Sprinter Floor

The last couple of weeks have slowed down progress mainly because of the temperature. Most of my work is done inside the van, or garage, or outside. So when the temp drops to 20 degrees, it’s tough to keep any of those places warm enough for working comfort.

Still, I chipped away on the floor upgrade whenever it got warm enough.  The first thing I needed to do is pull out the factory plywood floor and use it as a template for the marine grade vinyl I sourced through Cole at CaveVan.  A lot of custom builders prefer an industrial grade of flooring for this application because of its stability in extreme temperatures. Many DIY builders source regular vinyl from their hardware store, only to find out two seasons later it starts to warp and crack with extreme temperature swings.  It’s a vehicle, after all. It’s driven through snow, rain, and heat. Something your kitchen floor type vinyl is not made for.  This vinyl is made for high traffic areas, industrial marine environments, and walk-in freezers in labs or hospitals.  I never want to be in a position of gutting the van to pull up the floor and replace it.

I also get asked why I didn’t choose wood planks, engineered or otherwise.  The light color we were going for made the approach a bit undesirable as dirt would trap easily and would be impossible to clean, not to mention the weight. This floor weighed less than 100lbs, and an specially formulated epoxy was used to adhere it to the factory floor. You may not be able to make it out in the photos, but it’s quite a bit thicker than your standard floor, and it feels like it too.

After pulling up the factory floor (which surprisingly enough was also insulated a bit underneath), I doubled up on the soundproofing around the wheel wells.  I also added a few strips of styrofoam material in the deeper tracks.  I thought it would be a good idea to add another 1.4″ layer of this styrofoam material under the factory floor, but once in I realized it would make an impractical finish.  The floor felt squishy underfoot. I pulled it all back out and eliminated the redundant layer.

After the rough cut, I was able to get the factory floor back in and covered up the threaded holes int he floor made for the bolts that hold down the tie-down shackles.  You’ll see why later.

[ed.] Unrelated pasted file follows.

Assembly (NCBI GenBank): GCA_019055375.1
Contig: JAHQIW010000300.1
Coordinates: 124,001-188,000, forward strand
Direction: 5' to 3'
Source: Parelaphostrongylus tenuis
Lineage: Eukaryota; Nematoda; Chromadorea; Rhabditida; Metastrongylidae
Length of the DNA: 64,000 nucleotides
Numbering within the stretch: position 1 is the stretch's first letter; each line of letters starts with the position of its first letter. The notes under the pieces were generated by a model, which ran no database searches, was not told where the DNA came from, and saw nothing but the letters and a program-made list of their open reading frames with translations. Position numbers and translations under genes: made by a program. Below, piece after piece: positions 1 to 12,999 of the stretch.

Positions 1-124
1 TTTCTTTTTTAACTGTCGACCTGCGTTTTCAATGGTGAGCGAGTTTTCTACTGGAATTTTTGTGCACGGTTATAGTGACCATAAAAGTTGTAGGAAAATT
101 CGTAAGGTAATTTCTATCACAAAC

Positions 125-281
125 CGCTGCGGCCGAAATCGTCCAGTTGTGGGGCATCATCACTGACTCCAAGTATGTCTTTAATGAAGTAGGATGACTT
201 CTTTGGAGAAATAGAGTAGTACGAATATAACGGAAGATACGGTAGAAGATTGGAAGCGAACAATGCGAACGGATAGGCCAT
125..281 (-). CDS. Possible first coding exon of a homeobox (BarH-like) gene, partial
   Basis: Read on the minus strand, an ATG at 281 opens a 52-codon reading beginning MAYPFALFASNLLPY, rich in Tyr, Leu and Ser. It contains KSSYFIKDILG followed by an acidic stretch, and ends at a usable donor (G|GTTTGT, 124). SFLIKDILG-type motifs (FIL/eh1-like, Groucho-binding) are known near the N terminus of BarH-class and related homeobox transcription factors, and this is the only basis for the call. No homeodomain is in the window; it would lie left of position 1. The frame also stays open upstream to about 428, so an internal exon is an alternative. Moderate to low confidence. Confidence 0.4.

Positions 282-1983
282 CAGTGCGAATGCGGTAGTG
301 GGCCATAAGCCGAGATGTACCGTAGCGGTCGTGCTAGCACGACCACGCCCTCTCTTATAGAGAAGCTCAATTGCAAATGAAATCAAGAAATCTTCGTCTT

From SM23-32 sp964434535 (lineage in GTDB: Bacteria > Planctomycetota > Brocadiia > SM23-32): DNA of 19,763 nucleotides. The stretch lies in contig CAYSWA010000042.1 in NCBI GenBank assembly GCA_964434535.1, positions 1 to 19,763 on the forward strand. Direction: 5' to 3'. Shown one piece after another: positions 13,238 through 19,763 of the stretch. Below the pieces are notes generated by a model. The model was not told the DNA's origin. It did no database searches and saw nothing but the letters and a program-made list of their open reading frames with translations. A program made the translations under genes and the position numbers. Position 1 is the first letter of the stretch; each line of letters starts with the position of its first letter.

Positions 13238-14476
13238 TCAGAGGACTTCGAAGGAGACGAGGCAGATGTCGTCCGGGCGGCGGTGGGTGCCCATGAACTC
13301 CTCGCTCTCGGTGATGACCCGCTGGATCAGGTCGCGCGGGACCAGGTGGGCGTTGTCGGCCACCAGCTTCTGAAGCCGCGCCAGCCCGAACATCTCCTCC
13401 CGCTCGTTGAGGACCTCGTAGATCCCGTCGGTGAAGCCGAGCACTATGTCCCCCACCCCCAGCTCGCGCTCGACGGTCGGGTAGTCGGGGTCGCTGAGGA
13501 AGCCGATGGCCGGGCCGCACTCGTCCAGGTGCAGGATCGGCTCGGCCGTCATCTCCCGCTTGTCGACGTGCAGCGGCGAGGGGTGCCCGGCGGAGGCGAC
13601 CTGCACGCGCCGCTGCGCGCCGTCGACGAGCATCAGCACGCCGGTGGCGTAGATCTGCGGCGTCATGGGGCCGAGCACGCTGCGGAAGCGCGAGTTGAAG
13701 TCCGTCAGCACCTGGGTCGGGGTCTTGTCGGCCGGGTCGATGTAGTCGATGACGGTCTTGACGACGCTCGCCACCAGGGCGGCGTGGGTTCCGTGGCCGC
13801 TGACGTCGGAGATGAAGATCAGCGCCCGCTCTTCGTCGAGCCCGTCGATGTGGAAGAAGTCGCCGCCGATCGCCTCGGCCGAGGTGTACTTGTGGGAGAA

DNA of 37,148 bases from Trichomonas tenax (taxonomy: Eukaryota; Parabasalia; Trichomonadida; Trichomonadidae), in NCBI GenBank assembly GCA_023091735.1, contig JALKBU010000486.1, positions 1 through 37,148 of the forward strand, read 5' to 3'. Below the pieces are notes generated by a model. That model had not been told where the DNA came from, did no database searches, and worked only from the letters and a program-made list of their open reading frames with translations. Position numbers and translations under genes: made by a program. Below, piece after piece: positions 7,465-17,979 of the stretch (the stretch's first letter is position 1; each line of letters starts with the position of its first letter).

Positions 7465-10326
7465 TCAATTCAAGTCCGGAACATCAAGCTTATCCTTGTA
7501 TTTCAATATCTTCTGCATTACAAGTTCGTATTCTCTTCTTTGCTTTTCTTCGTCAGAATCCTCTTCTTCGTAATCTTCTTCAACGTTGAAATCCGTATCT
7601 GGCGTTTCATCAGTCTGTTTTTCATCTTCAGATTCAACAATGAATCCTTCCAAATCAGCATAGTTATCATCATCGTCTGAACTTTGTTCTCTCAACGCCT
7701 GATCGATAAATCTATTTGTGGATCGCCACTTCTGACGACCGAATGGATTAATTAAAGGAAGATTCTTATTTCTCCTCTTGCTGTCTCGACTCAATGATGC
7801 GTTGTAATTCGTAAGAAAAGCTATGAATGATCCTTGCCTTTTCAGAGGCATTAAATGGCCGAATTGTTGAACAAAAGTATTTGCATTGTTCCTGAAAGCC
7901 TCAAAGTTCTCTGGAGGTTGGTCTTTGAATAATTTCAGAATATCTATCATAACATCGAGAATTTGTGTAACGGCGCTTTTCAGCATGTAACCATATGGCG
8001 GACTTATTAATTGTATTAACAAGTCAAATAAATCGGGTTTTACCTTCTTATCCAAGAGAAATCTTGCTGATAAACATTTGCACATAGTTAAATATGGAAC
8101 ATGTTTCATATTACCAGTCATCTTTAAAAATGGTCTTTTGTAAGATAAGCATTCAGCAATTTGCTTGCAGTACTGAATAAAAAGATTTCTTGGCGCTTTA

Once positioned properly, I brought in the vinyl floor and put it in place. I did a final trim around all of the corners and generally checked for lumps, and alignment. I did not cut out the holes for the shackles, betting I would be able to feel around and find them later (which I did).

The next step was to mix the epoxy parts A and B and use a drill to activate the mixture. Once activated I have about 30 minutes to spread it before it hardened. We had to work fast and precise.  I troweled the epoxy down with a small v-notch trowel, making sure to get all of the edges and corners. Once half the van was troweled with epoxy, we lowered the floor into place. A rented 150lb linoleum roller ironed out the wrinkles and secured the edges.  I troweled the rest of the epoxy down, laid the vinyl and repeated the process for the back half of the van. By that time I was starting to feel the epoxy harden. A few runs with the roller would make the final finish.

Two days later I opened up the latch holes and pulled up the tape on the threaded sockets for the tie-down bolts.  The rest of the install was a matter of doing a final trim, installing the tie downs, and caulking the edges for a watertight finish that keeps the squeaks out.

I’m pretty happy with the final outcome.  It’s the first time I’ve worked with a Lonseal product and I’ll say that it’s physically demanding. The thickness makes the whole piece of material heavy and unwieldy.  You definitely need help, and I’m glad I had some.